|2014 Miami Marlins season|
|Major league affiliations|
|Major league titles|
|World Series titles (2)||2003 · 1997|
|NL Pennants (2)||2003 · 1997|
|East Division titles (0)|
|Wild card berths (2)||2003 · 1997|
|General Manager||Dan Jennings|
|President of Baseball Operations||David Samson|
The Miami Marlins began play in the 1993 season as the Florida Marlins. They played home games from their inaugural season to the 2011 season at Sun Life Stadium, which they shared with the Miami Dolphins of the National Football League (NFL) and which was also called Joe Robbie Stadium, Pro Player Park, Pro Player Stadium, Dolphin Stadium, Dolphins Stadium, and Land Shark Stadium during their tenancy. Since the 2012 season, they have played at Marlins Park in downtown Miami, on the site of the former Orange Bowl. The new park, unlike Sun Life Stadium (which was criticized in its baseball configuration for poor sight lines in some locations), was designed foremost as a baseball park. The new park's name is a temporary one until naming rights are purchased. Per agreement with the city and Miami-Dade County (which owns the park), the Marlins officially changed their name to the "Miami Marlins" on November 11, 2011. They also adopted a new logo, color scheme, and uniforms. As of 2013, the Marlins have not worn their road gray jerseys, opting for the black alternates. It has unofficially been retired.
The Marlins have the distinction of winning a World Series championship every year they qualified for the postseason, doing so in 1997 and 2003 — both times as the National League wild card team. They defeated the American League champion Cleveland Indians in the 1997 series, which was notable for shortstop Edgar Rentería driving in second baseman Craig Counsell for the series-clinching run in the eleventh inning of the seventh and deciding game. The 2003 season was notable for the firing of manager Jeff Torborg after thirty-eight games. The Marlins were in last place in the National League East with a 16–22 record at the time. Torborg's successor, 72-year-old Jack McKeon, led them to the National League's wild card berth in the playoffs; they defeated the New York Yankees four games to two in the 2003 World Series.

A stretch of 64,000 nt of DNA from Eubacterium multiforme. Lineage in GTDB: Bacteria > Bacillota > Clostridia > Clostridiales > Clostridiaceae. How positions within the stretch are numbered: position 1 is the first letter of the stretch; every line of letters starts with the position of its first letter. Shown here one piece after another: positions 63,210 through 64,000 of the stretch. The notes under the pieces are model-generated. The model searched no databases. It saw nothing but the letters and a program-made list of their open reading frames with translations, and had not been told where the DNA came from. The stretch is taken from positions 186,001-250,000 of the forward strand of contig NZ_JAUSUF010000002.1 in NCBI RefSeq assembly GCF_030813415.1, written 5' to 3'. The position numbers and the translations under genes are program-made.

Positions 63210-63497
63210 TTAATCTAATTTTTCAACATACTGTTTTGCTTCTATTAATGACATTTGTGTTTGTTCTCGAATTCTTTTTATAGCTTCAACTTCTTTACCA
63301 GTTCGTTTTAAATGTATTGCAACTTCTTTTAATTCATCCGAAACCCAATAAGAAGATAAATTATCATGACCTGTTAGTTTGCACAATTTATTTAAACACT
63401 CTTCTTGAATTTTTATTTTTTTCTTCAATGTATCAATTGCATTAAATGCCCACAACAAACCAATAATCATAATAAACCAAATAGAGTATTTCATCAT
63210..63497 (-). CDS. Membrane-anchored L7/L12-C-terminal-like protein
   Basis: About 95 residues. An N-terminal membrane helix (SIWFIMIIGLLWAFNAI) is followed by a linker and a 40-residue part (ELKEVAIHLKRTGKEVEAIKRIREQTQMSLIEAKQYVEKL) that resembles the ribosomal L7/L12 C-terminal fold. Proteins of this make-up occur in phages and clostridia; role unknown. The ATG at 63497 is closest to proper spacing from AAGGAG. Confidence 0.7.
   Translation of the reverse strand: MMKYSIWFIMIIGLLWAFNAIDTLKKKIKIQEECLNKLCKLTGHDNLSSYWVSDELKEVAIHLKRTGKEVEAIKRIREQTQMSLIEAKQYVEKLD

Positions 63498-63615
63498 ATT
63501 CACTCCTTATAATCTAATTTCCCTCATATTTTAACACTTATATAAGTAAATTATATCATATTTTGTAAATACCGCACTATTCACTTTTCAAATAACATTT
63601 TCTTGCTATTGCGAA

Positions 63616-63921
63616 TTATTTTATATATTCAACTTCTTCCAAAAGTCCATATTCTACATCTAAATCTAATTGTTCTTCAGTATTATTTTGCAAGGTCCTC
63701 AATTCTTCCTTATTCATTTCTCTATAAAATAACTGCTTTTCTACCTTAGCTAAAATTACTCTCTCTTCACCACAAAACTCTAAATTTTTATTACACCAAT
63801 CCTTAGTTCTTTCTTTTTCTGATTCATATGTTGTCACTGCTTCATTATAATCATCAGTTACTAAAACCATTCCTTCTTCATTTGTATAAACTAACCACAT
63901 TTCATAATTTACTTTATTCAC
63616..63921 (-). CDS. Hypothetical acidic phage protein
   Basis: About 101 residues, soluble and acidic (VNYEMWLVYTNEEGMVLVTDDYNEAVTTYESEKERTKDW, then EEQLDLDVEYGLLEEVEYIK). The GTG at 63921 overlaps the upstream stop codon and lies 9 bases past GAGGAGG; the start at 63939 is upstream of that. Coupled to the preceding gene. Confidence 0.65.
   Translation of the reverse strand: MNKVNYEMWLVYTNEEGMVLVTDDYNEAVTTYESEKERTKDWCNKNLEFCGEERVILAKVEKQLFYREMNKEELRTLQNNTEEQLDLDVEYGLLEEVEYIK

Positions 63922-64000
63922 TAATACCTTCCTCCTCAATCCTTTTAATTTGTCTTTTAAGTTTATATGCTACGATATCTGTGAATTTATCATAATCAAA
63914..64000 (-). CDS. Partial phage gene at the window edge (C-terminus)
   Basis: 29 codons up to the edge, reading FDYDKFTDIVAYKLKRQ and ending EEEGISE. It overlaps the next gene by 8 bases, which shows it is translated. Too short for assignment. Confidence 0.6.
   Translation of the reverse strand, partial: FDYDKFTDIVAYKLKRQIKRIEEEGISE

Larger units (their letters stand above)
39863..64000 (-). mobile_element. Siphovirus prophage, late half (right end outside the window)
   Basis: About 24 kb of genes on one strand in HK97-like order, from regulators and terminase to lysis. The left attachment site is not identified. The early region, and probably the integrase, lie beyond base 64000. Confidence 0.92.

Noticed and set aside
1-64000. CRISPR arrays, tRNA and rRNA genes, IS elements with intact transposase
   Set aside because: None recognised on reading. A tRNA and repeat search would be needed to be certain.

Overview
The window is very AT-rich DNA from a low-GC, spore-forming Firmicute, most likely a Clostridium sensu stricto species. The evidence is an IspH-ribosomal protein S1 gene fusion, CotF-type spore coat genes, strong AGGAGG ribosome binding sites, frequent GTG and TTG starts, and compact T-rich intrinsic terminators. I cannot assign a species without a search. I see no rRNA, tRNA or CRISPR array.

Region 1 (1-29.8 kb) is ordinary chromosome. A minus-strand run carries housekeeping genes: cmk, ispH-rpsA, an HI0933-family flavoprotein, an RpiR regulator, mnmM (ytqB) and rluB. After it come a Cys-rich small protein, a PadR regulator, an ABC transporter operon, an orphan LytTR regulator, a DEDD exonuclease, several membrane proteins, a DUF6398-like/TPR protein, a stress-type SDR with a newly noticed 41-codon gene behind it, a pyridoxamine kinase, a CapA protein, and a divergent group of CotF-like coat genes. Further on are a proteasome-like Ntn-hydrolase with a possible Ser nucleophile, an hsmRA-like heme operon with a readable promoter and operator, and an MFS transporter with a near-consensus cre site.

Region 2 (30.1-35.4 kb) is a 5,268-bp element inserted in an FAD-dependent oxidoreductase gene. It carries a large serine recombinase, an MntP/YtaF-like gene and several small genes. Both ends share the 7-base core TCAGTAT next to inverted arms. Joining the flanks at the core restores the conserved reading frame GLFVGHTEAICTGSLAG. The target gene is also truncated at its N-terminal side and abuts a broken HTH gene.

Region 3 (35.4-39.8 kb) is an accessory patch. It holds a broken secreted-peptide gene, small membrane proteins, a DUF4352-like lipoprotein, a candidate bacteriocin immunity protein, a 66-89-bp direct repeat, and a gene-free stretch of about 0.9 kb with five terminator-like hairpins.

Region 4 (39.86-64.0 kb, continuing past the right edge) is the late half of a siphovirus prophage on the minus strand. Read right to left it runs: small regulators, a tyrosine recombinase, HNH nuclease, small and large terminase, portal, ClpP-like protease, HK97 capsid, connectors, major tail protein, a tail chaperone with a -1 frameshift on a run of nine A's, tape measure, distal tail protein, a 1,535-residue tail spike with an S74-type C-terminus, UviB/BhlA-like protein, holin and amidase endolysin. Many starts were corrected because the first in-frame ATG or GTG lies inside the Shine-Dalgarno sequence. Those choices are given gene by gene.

- 1 Franchise history
- 2 World Series Championships
- 3 Players
- 4 Achievements
- 5 Minor league affiliations
- 6 Marlins Park
- 7 Radio and television
- 8 Culture
- 9 Finishes
- 10 Opening Day Starting Pitchers
- 11 Opening Day lineups
- 12 Home attendance
- 13 Finance
- 14 References
- 15 External links
1990–1996: Birth of the Marlins
On March 7, 1990, Wayne Huizenga, CEO of Blockbuster Entertainment Corporation, announced he had purchased 15 percent of the NFL's Miami Dolphins and 50 percent of the Dolphins' home, Joe Robbie Stadium, for an estimated $30 million. Huizenga stated his intention to aggressively pursue an expansion franchise. MLB had announced a few months earlier that it intended to add two new teams to the National League. It was a foregone conclusion that one of them would be placed in Florida; the only question was whether Huizenga would beat out competing groups from Orlando and Tampa Bay. Orlando fielded a very spirited campaign bolstered by its family-oriented tourism industry. Tampa Bay already had a baseball park—the Florida Suncoast Dome in St. Petersburg, completed in 1990. However, on June 10, 1991, the National League awarded a Miami-based franchise to Huizenga for a $95 million expansion fee. One name considered early on was the Florida Flamingos.
In November 1991, the Marlins hired Fredi González as the Marlins first Minor League manager.
On December 16, 1991, they made their first-ever signing, inking 16-year-old Dominican pitcher Clemente Núñez to a contract. They selected catcher Charles Johnson of the University of Miami with their first-ever first round draft pick in June 1992. Later that year Marlins President Carl Barger collapsed and died at the baseball winter meetings in Louisville, Kentucky. The Marlins later retired the number 5 in honor of Barger's favorite player, Joe DiMaggio.